I’m not sure whether the title “I am Suicide” is becoming more or less clear as this story arc goes on. Either way, it’s a unique story arc. It’s some sort of fight between Batman and Bane, and each issue has a different flavour that adds something to the story as a whole. The first issue was nothing but build-up, as Batman recruited a bunch of criminals from Arkham Asylum to help him out. The second issue was a very introspective issue for Bane as a character. The third issue is probably the closest thing we’ve had to a normal comic yet, although Catwoman got a sizeable narration. This one is somewhere between a very dramatic story and an issue-long fight scene.
Written by Tom King, Batman 12 is … interesting. The vast majority of the writing in this comic is a letter, written by Bruce Wayne for Catwoman. It describes in detail how his feelings over his parents’ deaths developed over the years, trying to relate to whatever led to Catwoman killing hundreds of people. It’s a well-written letter that adds a lot of emotional depth to the complex relationship between the two of them. That relationship is no doubt even more complicated now that Catwoman has killed most of Batman’s other recruits in this story arc (the end of last week’s issue). There’s one particular theme within this story that might be upsetting to some. It mentions that at one point after his parents’ deaths, Bruce Wayne held a razor up to his wrist. He describes that as the starting point to becoming Batman. He sees it as the death of Bruce Wayne. Personally I don’t see this as a drastic change to Batman’s origin story, but it is causing a stir online so it would be irresponsible not to mention it.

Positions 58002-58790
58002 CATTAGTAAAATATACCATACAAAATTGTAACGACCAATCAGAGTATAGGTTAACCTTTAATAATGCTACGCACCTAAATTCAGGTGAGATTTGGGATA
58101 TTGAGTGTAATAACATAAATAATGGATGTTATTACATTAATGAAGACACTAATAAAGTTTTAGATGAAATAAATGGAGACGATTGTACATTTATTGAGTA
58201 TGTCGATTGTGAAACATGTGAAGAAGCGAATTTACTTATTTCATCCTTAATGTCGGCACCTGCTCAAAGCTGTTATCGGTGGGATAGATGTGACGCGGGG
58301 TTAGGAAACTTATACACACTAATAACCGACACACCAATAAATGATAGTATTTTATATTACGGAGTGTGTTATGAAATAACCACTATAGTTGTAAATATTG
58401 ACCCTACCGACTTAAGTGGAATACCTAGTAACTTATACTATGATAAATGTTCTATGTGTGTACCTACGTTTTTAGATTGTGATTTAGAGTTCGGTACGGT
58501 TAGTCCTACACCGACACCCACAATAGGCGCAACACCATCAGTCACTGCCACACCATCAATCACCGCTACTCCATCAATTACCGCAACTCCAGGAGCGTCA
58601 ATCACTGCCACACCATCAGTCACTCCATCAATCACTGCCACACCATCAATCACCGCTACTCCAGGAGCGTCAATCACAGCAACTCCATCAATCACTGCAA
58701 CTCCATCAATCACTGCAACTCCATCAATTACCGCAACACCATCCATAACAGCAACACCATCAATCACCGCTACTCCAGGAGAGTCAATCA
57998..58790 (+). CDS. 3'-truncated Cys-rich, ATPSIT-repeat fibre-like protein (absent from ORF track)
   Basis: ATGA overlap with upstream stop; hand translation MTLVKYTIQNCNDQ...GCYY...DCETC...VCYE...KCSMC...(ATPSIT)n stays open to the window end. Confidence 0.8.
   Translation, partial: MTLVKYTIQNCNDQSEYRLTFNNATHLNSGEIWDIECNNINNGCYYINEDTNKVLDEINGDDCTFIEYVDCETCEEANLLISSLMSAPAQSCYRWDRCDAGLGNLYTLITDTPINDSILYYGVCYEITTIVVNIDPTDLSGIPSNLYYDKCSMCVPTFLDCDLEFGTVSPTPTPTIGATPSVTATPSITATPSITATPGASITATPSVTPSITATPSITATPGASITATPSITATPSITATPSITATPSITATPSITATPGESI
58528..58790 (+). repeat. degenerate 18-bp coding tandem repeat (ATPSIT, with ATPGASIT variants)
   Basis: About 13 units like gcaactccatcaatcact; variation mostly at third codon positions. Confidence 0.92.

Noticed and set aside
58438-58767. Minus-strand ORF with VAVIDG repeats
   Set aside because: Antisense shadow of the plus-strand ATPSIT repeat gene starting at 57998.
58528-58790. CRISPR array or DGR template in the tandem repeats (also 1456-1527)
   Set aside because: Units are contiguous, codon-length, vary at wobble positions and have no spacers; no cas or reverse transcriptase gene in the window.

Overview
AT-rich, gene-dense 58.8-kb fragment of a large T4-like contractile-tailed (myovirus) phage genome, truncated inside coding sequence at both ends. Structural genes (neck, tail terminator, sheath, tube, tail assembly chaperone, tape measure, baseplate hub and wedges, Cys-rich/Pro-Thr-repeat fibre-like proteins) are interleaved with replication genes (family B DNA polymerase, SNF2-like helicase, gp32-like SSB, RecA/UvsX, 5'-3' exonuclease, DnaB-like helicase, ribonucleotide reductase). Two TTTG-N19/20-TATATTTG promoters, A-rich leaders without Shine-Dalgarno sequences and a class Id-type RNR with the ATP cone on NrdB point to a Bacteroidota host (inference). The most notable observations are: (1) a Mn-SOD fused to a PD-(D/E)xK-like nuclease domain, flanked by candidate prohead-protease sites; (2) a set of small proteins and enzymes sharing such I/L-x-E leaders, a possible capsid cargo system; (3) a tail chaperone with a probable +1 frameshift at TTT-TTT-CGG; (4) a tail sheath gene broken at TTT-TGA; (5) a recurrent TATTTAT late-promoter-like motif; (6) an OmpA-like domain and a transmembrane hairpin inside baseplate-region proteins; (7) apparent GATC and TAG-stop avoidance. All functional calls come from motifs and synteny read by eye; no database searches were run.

Meanwhile, the art by Mikel Janin shows an epic fight scene where Batman single handily fights his way through all of Bane’s guards. There’s a good variety of style within these pages. The opening spread feels like a wide open lens shot, showing Batman sweeping his way through a hall with a grapple hook and kicking a bunch of people down in the process. There are large pictures of Batman running through a hall with a bunch of unconscious gunmen, with small close-up panels on top of Batman punching people out. At times the number of guards feels heavily exaggerated, but at least Batman shows clear signs of fatigue after dealing with one particularly large group. In any case, there’s a lot of detail in everything. The guards wear similar uniforms, but in different configurations and with different levels of face coverings. The colouring by June Chung is also great. Some panels are dark yet colourful, the outside spread is bright but a bit grungy to match the comic’s mood, and the panels showing Bane have a heavy orange tint.
This is kind of a difficult story to evaluate. Even though we’re 4 issues in, it’s still a mystery as to where this story is going. When Bane is involved though, the answers are best left for later issues. In any case, each issue carries a different feel, yet they’re all equally mysterious and carry a good balance between intense build-up and fun. Just keep in mind that there are dark themes within Batman’s narration that might be uncomfortable to some.